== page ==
In early June, volunteers planted 1,800 trees to restore a retired sand pit in Harrison, Maine, called Moon Valley to create wetlands and establish native vegetation.


Manomet’s Clear Water Carbon Fund (CWCF) partnered with the Western Foothills Land Trust, Maine Natural Resource Conservation Program, and the Casco Bay Estuary Partnership on the 14-acre project.


The goal of the collaboration was to improve wildlife habitat at the abandoned sand pit and protect the water quality of the Crooked River, which was given the highest classification by the Maine Department of Environmental Protection for having outstanding water quality, aquatic habitat, and scenic and recreational value. The Crooked River supports a healthy native Brook Trout fishery and is highly valued for its fly fishing opportunities.


The CWCF is a program that works with community groups to plant trees along deforested river banks in New England, protecting clean water and wildlife habitat while absorbing carbon dioxide from the atmosphere. Funding for the CWCF comes from individuals and businesses purchasing trees to protect water quality in their own communities. 


At Moon Valley, the CWCF provided funding for 800 riparian and upland trees, and Manomet Program Manager Ethel Wilkerson oversaw the planting process to ensure that each tree was planted in the correct location using the proper planting techniques.


The project brought in over nine tons of soil and other organic materials to create wetlands and nourish the vegetation and trees that will inhabit the site. Volunteers spread a variety of specialty wetland grass seed and straw mulch across the site before planting 1,800 bare root trees which were selected for their adaptation to wetland, riparian, and upland environments.



“The restoration of Moon Valley brought together funds and expertise from a number of different organizations and volunteers to complete this important habitat improvement project,” Wilkerson said. “What was once a barren and abandoned parcel now has a complex of wetlands and 1,800 new trees that will provide wildlife habitat, improve air and water quality, and sequester carbon for years to come. I am proud that Manomet and the Clear Water Carbon Fund were able to be a part of this restoration project.”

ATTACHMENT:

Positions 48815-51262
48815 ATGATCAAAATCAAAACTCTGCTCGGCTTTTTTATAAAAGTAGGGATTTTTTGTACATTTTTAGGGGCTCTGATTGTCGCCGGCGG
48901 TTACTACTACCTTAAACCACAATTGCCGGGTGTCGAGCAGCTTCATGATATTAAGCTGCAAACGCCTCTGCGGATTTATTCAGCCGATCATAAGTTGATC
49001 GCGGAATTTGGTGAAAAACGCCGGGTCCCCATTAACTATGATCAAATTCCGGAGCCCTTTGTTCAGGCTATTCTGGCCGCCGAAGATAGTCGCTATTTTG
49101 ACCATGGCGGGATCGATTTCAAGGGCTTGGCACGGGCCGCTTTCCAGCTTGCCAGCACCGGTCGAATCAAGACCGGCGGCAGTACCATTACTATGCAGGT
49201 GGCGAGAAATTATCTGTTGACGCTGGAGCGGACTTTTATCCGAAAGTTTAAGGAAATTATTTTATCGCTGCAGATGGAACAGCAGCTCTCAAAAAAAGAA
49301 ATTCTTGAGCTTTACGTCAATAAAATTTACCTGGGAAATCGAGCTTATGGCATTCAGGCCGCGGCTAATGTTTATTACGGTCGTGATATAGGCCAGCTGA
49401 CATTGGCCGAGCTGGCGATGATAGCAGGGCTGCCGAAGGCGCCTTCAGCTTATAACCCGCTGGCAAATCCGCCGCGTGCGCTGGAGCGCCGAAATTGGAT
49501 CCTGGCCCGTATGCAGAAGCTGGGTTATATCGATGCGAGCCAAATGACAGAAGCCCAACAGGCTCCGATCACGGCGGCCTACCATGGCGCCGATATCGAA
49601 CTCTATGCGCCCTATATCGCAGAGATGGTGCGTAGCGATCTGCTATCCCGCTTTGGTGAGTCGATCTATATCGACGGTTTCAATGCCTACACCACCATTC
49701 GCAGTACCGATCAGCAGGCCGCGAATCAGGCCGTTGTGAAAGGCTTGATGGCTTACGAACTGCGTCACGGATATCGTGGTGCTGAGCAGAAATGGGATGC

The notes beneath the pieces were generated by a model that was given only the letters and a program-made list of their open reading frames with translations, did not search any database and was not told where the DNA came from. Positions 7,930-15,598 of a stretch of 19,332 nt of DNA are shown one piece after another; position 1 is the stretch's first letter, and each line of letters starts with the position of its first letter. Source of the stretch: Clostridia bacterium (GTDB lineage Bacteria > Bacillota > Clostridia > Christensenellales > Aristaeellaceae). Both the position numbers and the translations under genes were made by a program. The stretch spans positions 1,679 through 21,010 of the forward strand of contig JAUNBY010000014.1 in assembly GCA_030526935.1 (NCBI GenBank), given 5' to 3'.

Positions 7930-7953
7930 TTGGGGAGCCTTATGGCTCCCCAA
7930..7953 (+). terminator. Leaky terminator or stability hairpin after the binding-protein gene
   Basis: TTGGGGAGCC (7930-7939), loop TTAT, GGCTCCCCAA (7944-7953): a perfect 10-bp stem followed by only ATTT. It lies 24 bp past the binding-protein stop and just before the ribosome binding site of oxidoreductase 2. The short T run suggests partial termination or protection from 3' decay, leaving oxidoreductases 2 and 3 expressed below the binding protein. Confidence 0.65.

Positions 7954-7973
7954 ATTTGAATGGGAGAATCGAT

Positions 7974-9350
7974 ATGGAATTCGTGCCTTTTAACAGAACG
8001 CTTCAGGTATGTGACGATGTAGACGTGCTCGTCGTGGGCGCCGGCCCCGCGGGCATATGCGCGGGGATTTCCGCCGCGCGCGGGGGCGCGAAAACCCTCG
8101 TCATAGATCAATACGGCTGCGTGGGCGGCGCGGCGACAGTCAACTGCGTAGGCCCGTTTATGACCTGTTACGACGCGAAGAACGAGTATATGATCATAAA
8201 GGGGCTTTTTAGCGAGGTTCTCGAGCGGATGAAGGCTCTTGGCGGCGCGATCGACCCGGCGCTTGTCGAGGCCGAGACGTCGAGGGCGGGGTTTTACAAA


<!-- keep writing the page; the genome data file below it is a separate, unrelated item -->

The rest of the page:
Planting volunteers included a large group of homeschooled students and their parents, a high school biology class, members of the Western Foothills Land Trust, and Manomet staff members and their families.


 “I was overjoyed to plant trees in the company of a family of ducks that was nesting near a pond that did not exist prior to this project,” said Lee Dassler, Executive Director of the Western Foothills Land Trust and the brainchild of the Moon Valley restoration project.


Over 100 of the trees planted at Moon Valley were sold as part of a partnership between the CWCF and Holmes Farm, which is located at Manomet’s headquarters property in Plymouth, Massachusetts. Each Christmas tree purchased at the Holmes Farm during the 2013 holiday season included a donation to the CWCF, and those donations were used to plant trees at Moon Valley. 


Over the past two years, the CWCF has planted thousands of trees along rivers in Maine and Vermont. Additional 2014 plantings have occurred in the White River watershed in Vermont and in the Androscoggin River watershed in Maine.


Learn more about the Clear Water Carbon Fund at


Haley Jordan